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EMBO J. 1992 Aug;11(8):3067-75.

Selection for high-level chloroquine resistance results in deamplification of the pfmdr1 gene and increased sensitivity to mefloquine in Plasmodium falciparum.

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  • 1Walter and Eliza Hall Institute of Medical Research, Royal Melbourne Hospital, Victoria, Australia.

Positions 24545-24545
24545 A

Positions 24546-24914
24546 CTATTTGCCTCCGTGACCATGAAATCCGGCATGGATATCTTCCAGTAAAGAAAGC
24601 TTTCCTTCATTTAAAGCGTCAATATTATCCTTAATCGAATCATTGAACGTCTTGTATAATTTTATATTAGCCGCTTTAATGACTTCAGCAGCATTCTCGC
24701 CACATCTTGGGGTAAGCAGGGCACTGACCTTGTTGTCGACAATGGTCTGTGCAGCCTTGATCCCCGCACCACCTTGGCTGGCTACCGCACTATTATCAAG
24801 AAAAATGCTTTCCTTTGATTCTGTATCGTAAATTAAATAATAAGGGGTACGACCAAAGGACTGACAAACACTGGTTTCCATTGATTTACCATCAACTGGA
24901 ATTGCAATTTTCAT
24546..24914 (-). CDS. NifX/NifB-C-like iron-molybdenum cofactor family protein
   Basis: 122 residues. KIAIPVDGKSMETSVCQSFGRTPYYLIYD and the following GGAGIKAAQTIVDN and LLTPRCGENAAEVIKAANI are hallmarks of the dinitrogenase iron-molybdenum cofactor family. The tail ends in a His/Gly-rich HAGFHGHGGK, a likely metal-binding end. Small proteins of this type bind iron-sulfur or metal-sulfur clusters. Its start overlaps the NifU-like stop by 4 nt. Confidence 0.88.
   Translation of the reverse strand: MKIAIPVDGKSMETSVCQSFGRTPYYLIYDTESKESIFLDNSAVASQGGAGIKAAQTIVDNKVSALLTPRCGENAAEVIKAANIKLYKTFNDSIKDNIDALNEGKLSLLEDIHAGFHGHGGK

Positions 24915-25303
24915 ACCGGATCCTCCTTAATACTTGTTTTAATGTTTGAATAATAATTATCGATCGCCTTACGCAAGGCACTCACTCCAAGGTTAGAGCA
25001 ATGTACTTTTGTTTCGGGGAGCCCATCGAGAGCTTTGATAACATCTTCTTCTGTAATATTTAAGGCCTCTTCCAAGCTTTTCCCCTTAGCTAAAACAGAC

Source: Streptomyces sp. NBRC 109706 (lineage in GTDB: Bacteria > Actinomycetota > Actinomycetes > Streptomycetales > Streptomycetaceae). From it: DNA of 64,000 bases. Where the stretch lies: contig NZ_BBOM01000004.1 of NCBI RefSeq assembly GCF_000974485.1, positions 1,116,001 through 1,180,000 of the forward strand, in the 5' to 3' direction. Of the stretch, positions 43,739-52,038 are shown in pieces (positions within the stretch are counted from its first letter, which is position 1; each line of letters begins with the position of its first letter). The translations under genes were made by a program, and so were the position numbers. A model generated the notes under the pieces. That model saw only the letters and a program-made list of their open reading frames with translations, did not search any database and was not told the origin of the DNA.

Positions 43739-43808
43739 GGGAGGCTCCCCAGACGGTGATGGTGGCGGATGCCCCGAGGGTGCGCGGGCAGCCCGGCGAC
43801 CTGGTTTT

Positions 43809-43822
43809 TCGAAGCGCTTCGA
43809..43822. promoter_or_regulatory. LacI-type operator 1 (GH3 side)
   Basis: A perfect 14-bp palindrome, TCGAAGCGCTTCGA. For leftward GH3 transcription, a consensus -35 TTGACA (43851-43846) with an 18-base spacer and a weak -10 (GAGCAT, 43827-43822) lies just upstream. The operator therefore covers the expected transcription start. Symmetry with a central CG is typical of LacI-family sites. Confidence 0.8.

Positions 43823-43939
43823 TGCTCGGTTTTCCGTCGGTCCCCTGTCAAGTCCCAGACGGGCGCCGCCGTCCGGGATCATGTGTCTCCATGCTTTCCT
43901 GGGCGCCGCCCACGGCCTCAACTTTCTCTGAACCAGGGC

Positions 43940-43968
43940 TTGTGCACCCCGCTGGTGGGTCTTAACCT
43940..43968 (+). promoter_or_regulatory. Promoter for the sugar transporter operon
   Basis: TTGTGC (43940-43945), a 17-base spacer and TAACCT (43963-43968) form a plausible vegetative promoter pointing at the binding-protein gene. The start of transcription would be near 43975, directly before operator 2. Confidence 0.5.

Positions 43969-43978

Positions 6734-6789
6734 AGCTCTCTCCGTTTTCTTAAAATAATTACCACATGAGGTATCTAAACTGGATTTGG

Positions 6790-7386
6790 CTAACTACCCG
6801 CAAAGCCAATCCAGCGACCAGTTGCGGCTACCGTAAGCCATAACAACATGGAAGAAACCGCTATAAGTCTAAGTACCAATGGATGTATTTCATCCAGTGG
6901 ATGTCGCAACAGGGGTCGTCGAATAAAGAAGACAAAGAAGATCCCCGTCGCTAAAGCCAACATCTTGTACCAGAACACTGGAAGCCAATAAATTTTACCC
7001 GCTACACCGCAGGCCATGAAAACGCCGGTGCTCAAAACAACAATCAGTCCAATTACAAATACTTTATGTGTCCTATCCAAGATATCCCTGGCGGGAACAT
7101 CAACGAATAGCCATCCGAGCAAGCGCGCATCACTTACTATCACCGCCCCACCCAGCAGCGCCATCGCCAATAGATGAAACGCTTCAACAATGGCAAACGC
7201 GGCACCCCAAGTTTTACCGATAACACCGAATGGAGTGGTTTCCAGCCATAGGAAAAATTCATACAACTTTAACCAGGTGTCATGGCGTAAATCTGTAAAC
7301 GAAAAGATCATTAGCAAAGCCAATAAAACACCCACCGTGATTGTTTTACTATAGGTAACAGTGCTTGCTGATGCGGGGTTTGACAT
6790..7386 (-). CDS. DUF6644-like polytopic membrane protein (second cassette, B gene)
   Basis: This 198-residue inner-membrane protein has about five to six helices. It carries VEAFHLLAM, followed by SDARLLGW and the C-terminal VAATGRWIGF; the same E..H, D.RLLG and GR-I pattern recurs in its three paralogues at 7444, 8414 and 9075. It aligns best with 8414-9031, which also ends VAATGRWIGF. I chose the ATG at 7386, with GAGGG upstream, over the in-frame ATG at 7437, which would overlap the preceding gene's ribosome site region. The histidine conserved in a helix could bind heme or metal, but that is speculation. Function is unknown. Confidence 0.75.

A chloroquine resistant cloned isolate of Plasmodium falciparum, FAC8, which carries an amplification in the pfmdr1 gene was selected for high-level chloroquine resistance, resulting in a cell line resistant to a 10-fold higher concentration of chloroquine. These cells were found to have lost the amplification in pfmdr1 and to no longer over-produce the protein product termed P-glycoprotein homologue 1 (Pgh1). The pfmdr1 gene from this highly resistant cell line was not found to encode any amino acid changes that would account for increased resistance. Verapamil, which reverses chloroquine resistance in FAC8, also reversed high-level chloroquine resistance. Furthermore, verapamil caused a biphasic reversal of chloroquine resistance as the high-level resistance was very sensitive to low amounts of verapamil. These data suggest that over-expression of the P-glycoprotein homologue is incompatible with high levels of chloroquine resistance. In order to show that these results were applicable to other chloroquine selected lines, two additional mutants were selected for resistance to high levels of chloroquine. In both cases they were found to deamplify pfmdr1. Interestingly, while the level of chloroquine resistance of these mutants increased, they became more sensitive to mefloquine. This suggests a linkage between the copy number of the pfmdr1 gene and the level of chloroquine and mefloquine resistance.

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